SINGAPORE (The Straits Times/Asia News Network): An expert committee will make a recommendation on whether to extend the Pfizer-BioNTech Covid-19 vaccine to children aged five to 11 in the second half of November, said Health Minister Ong Ye Kung on Monday.
His comments come after the United States Food and Drug Administration (FDA) recently authorised the use of the Pfizer vaccine for children in that age group.
Separately, a fifth case of the multi-system inflammatory syndrome was found among the 8,000 children who were infected with Covid-19.
Speaking at a press conference, Ong noted that the US FDA made its decision after Pfizer conducted a clinical trial and recommended that children in this age group receive one-third of the full adult dosage. They will still get two separate doses.
"The study in the US concluded that vaccination for this group is safe and effective based on this reduced dosage of the adult formulation of the vaccine," said the minister, who co-chairs the multi-ministry task force tackling Covid-19.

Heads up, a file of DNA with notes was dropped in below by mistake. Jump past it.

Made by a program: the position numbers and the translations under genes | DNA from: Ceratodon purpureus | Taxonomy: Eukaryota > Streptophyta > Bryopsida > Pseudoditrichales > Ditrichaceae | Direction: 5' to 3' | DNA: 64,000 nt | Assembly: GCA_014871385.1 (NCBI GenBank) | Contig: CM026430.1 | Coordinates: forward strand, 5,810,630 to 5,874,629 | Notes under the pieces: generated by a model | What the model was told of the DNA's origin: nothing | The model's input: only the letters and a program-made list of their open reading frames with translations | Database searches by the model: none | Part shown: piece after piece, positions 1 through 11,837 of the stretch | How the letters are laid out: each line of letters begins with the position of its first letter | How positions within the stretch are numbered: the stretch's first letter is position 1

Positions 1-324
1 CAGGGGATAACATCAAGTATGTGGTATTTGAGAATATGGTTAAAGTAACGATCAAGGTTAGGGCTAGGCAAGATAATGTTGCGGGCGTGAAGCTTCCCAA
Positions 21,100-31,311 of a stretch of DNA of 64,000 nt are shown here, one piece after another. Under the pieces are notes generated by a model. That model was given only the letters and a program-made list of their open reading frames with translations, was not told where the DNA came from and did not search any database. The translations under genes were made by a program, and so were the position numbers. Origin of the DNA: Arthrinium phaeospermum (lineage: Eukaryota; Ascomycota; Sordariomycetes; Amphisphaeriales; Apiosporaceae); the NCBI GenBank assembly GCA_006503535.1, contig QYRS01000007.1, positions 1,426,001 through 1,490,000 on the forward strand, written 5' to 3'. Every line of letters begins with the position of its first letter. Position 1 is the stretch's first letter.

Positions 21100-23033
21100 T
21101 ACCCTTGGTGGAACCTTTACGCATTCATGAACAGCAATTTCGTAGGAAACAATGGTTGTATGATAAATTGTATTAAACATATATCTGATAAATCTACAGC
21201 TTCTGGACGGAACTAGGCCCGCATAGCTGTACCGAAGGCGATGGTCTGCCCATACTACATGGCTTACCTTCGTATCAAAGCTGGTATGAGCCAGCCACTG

He added that Singapore's expert committee on Covid-19 vaccination has studied the data and assessed that overall, it is beneficial for children aged five to 11 to get vaccinated, especially given the ongoing community transmission.
The Ministry of Health will also conduct a study with a few hundred children in this age range to understand the suitability of a smaller dosage of the vaccine for children here, Ong said. It will work out how to administer the vaccine smoothly before scaling up the vaccination programme.
Ong said MOH will continue to monitor the vaccines suitable for children aged four and under.
Giving an update on children who developed a rare inflammatory syndrome from Covid-19, Senior Minister of State Janil Puthucheary said a fifth case has been reported.
The multi-system inflammatory syndrome causes different body parts, including the heart, lungs, kidney, brain and eyes, to become inflamed following Covid-19 infection.
Two of the cases have already recovered and been discharged, said Dr Janil.
Singapore's director of medical services Kenneth Mak said of the 8,000 children infected so far, two needed intensive care while another two required oxygen support.
He added that inoculating this group of children will increase vaccination rates "well above" the current 86%, which will allow Singapore to open up its economy further.
This will mean having to prioritise more Pfizer doses for children, said Associate Professor Mak.